Wanda faces numerous challenges in first London project
Mainland developer launches first London project just as prime housing cools and city contends with construction supply chain problems
It is going to be a tough start for Dalian Wanda Group in Britain, industry experts say, as the mainland property-to-film conglomerate begins its first London project amid rising competition for clients and contractors, just as the tide in the city's prime home market appears to have begun to ebb.
Wanda will market the One Nine Elms project in Hong Kong over the weekend, just a week after a Malaysian consortium started the sales process here for the iconic Battersea Power Station project.
The two projects are about 1km from each other, both at the waterfront along the south bank of the River Thames, at the redevelopment zone of Nine Elms that comprises more than 20 different developments.
Wanda's project is of a smaller scale, some 213 flats in the first release, and sits on existing infrastructure, said Michael Purefoy, a deputy general manager of Wanda's international real estate centre in Beijing.
He told the South China Morning Post that clients' response from London, Singapore, Beijing and Shanghai had exceeded expectations, as global awareness of the Wanda brand grew amid the company's aggressive expansion in countries including the United States, Spain and Australia.
Wanda bought the site last year in London near the new US embassy in its first foray into overseas markets. The 1.13 million sq ft scheme comprises two residential towers of 439 flats - one of which will be central London's tallest residential building - and a hotel. It is due for completion in late 2018.
Foreign buyers have fuelled soaring home prices in London in the past few years. However, a survey by the Royal Institution of Chartered Surveyors showed expectations for housing inflation in the British capital were falling at the fastest pace since before the global financial crisis on worries about a strengthening pound, rising interest rates and possible punitive taxes on overseas buyers.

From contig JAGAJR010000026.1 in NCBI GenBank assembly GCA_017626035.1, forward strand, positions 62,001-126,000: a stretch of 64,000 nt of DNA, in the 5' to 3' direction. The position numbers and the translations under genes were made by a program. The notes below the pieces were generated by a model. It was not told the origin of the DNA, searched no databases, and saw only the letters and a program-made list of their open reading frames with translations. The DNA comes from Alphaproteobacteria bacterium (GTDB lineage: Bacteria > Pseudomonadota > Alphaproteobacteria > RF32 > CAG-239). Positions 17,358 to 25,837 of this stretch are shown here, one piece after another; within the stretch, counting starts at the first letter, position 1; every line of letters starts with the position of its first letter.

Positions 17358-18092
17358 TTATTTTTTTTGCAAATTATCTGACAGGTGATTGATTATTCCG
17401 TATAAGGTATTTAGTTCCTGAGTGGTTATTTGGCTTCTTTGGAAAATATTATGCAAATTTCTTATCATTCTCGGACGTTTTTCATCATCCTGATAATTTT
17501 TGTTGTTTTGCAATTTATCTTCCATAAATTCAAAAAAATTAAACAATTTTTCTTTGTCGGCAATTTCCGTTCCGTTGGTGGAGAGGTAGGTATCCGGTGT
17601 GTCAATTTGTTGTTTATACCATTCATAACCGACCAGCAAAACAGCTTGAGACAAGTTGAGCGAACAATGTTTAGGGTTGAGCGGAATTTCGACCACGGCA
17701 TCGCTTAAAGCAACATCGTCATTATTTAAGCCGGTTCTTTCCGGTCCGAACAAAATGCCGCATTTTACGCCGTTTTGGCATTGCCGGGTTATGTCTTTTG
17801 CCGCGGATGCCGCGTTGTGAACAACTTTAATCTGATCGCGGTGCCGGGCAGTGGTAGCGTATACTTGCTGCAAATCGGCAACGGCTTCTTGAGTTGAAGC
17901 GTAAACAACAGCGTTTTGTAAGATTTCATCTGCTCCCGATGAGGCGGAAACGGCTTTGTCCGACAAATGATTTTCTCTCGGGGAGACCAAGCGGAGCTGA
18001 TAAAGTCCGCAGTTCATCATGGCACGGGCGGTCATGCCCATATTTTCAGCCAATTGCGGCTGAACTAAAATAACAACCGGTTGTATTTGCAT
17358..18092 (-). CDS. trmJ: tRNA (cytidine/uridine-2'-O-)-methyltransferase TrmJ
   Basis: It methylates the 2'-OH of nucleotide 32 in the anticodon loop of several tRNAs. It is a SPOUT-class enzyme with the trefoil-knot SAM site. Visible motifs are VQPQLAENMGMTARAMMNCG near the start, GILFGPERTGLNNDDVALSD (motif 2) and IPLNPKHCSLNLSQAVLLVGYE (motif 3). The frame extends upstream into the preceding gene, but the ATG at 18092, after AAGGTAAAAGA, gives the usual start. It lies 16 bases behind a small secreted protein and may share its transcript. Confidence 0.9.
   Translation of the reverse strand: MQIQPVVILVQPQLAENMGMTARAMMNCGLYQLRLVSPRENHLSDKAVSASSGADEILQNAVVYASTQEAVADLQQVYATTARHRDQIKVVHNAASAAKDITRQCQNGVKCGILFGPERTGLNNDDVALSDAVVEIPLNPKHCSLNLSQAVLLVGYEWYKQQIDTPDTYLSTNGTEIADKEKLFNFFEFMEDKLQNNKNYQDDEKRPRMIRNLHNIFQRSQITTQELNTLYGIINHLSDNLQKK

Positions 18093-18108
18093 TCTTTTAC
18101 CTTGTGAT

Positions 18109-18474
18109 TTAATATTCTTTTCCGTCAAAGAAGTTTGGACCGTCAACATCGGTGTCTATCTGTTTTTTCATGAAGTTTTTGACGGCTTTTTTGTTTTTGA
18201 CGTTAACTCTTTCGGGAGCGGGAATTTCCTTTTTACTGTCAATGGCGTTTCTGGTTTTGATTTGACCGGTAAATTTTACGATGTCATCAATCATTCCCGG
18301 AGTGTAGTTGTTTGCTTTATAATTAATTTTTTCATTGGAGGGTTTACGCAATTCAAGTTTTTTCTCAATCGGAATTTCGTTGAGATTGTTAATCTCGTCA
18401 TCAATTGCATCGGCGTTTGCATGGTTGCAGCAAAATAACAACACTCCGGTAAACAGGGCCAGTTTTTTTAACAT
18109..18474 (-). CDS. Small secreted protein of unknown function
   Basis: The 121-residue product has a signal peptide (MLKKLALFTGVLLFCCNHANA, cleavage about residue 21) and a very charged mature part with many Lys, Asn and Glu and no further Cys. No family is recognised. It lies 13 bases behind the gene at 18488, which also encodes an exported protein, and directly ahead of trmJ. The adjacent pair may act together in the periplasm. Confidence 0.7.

Mark Farmer, head of residential at consultancy EC Harris in London, is more concerned about the delivery.
"Wanda is bringing forward One Nine Elms in one of the most challenging London development markets of recent years," he said.
"There are big contractor and supply chain capacity problems at the moment which are making the selection of construction partners very difficult."
An EC Harris report in October estimated total prime residential units in the pipeline would hit 12,000 in the next three years with a peak in 2017, and planned completion would overshoot a deliverability ceiling of no more than 2,500 to 3,000 units per annum in the years between 2016 and 2019, considering both financing and human resources.
London media said Wanda had appointed architects, project managers and cost consultants, but has yet to finalise the decision on its main contractor.
Meanwhile, the 42-acre Battersea development has also yet to pin down the contractor for its third-phase construction, which will offer 539 apartments. It had fixed-price contracts for the first two phases. Delivery will start from mid-2016 until 2025.
"The constructors are busy but there is still a lot of competition in the market," said Simon Murphy, chief financial officer of Battersea Power Station Development. "So we are comfortable that the numbers we have in our appraisal will be delivered in terms of cost, and we have funded the whole project."
Murphy, a former HSBC banker, is betting on the history of the Battersea Power Station, which at its peak supplied a third of London's power but ceased operation in 1983, to attract Asian buyers against rivals. But he said developers including Wanda can help rebuild the old industrial Nine Elms neighbourhood.